On Monday we see the latest change in guidance as people can now visit others in their homes and pubs welcome customers indoors once again.
The news last week that the Scottish National Party have also been unable to form a majority has also meant that the likelihood of a Scottish referendum coming soon has been put back further. This has helped the UK’s political landscape and provided more stability which has caused the pound to improve across the board.
The UK’s growth forecast has also been increased earlier this week with the Bank of England forecasting growth of 7.25% this has also provided some much needed support for Pound Sterling exchange rates.
The central bank also said yesterday that it will be slowing the pace of its current bond-buying programme but that it would not be reversing its current stimulus plans.
Another interesting piece of data published on Wednesday showed that the UK imported more goods from outside of the European Union than it imported from the single bloc since the records began back in 1997.
With Brexit having finally been agreed nearly six months ago there are still concerns over the current plans. According to reports, France is attempting to block a deal between the UK and the European Union over financial services. This is in part due to the current stance of fishing rights in UK’s waters and having seen the recent issue in the waters surrounding Jersey it will be interesting to see whether or not this issue can be quickly resolved. The current financial services deal has still yet to be fully ratified between the UK and the European Union since Brexit and it will still need to be approved by all 27 nations involved including France.
The euro has staged a fight back against the pound during the course of this week but has only been able to make some small gains vs the pound. This could be attributed to Economic data in the bloc’s largest country Germany has come out better than expected as the lockdown status appears to be easing in the near future.
Whilst the Eurozone is behind the UK in its timeline for opening up the economy from lockdown, the scientific data appears to show that things are moving in the right direction. Therefore, with the UK and the US having announced some very positive data for their respective economies, it could be just a matter of time before the Eurozone starts to reveal a similar pattern which could provide the euro with some strength.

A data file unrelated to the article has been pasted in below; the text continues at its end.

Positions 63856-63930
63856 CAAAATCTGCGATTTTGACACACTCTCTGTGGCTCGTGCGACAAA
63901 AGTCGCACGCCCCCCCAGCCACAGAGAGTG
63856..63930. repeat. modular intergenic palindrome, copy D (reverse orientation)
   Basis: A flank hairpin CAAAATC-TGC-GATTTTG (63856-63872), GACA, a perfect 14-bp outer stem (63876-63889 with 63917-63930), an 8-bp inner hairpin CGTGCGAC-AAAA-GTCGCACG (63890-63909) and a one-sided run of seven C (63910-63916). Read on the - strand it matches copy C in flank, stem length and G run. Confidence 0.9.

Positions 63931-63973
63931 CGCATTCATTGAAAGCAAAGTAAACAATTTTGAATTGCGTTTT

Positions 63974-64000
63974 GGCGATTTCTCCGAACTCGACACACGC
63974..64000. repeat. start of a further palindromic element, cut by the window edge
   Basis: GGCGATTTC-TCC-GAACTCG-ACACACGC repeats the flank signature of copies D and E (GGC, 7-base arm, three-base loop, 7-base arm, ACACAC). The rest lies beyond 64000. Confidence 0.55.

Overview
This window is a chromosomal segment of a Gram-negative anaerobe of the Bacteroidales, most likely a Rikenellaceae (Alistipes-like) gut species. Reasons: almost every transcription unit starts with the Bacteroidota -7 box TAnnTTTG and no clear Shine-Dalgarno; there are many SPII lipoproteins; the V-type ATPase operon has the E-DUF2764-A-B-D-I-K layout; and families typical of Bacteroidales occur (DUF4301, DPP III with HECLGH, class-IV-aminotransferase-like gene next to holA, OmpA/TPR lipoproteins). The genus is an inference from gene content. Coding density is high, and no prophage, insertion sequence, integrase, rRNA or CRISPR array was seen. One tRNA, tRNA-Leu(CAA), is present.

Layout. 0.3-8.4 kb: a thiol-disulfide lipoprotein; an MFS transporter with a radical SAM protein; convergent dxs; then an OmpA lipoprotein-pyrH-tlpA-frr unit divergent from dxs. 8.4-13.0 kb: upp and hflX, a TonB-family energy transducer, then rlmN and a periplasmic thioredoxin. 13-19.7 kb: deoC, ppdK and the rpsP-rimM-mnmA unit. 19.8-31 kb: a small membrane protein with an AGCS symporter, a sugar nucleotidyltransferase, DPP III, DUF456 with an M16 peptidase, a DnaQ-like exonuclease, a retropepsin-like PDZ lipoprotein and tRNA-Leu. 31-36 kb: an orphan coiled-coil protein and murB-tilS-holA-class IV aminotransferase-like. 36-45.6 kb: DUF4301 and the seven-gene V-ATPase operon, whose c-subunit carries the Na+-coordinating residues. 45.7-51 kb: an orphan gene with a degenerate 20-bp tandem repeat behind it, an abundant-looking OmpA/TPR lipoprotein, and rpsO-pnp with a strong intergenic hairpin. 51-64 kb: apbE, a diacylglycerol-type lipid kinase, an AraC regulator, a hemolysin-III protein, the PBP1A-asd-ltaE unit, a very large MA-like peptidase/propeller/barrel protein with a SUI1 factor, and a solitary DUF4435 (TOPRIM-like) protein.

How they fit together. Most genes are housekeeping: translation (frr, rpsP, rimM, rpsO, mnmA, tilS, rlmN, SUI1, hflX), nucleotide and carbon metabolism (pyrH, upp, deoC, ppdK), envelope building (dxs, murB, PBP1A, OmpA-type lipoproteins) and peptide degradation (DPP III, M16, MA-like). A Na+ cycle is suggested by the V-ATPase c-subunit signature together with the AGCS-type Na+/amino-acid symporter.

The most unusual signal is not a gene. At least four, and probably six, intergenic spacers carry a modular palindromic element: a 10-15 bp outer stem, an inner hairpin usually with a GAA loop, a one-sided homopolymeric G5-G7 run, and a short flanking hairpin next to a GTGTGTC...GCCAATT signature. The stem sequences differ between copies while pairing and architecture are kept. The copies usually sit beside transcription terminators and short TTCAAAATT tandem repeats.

The European Commission has also announced this week that it has revised its growth forecasts upwards from 4.3% in 2021 to 4.4% next year. This is compared to its previous prediction made back in February of 3.8%. They also went on to suggest that although the speed of progress will be different across the bloc Germany is likely to return to pre-pandemic levels before the end of this year. It was also predicted that France will get back to pre-pandemic levels by the early part of next year and Italy and Spain will return to their levels by the end of 2022.
As we look forward to next week the euro exchange rate could see a busy day on Tuesday with a number of major economic announcements. Employment change as well as Trade Balance figures are published at 10am as well as year on year GDP figures.
Year on year data is expected to come out at -1.8% so any change could see a lot of movement depending on whether the news is positive or negative so make sure you’re well prepared to move quickly.
The US dollar has been under pressure against the pound getting close to reaching 1.42 recently but had ended the week in a stronger position than where it first started.
The impact of the cyber attack on the oil pipeline in the US caused issues for a number of states with emergency powers introduced by the US government in order to increase supply which began to run low in many areas in the US. However, this issue appears to have resolved itself and so the dollar has also managed to fight back as well.
The major news in the US this week was the much better expected release of US inflation which hit 4.2%. With the Fed target at just 2% this was well above the figure and this creates an argument to consider increasing interest rates. Clearly, there is little appetite for a rate hike in the near future but if inflation continues to remain much higher than the desired target then the Federal Reserve could be left with little opportunity but to consider amending monetary policy to control the problem.
There is a saying in the market that when the US sneezes the world catches a cold so if the Fed acts later in the year this could have a domino effect on both the Bank of England as well as the European Central Bank.
Later this afternoon the US release the latest US Retail Sales data for April. The data is expected to show growth of 0.7% month on month so anything different is likely to cause volatility for the US dollar.
Moving the focus towards next week and there is little economic data due out in the US so eyes are likely to remain focused on what is happening elsewhere.
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